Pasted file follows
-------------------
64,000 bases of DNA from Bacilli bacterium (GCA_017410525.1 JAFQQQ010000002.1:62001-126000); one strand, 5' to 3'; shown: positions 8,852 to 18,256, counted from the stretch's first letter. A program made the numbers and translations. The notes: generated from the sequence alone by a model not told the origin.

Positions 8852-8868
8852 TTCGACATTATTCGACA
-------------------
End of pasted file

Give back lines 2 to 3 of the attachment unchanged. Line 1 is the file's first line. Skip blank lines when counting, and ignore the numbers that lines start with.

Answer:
Positions 8852-8868
8852 TTCGACATTATTCGACA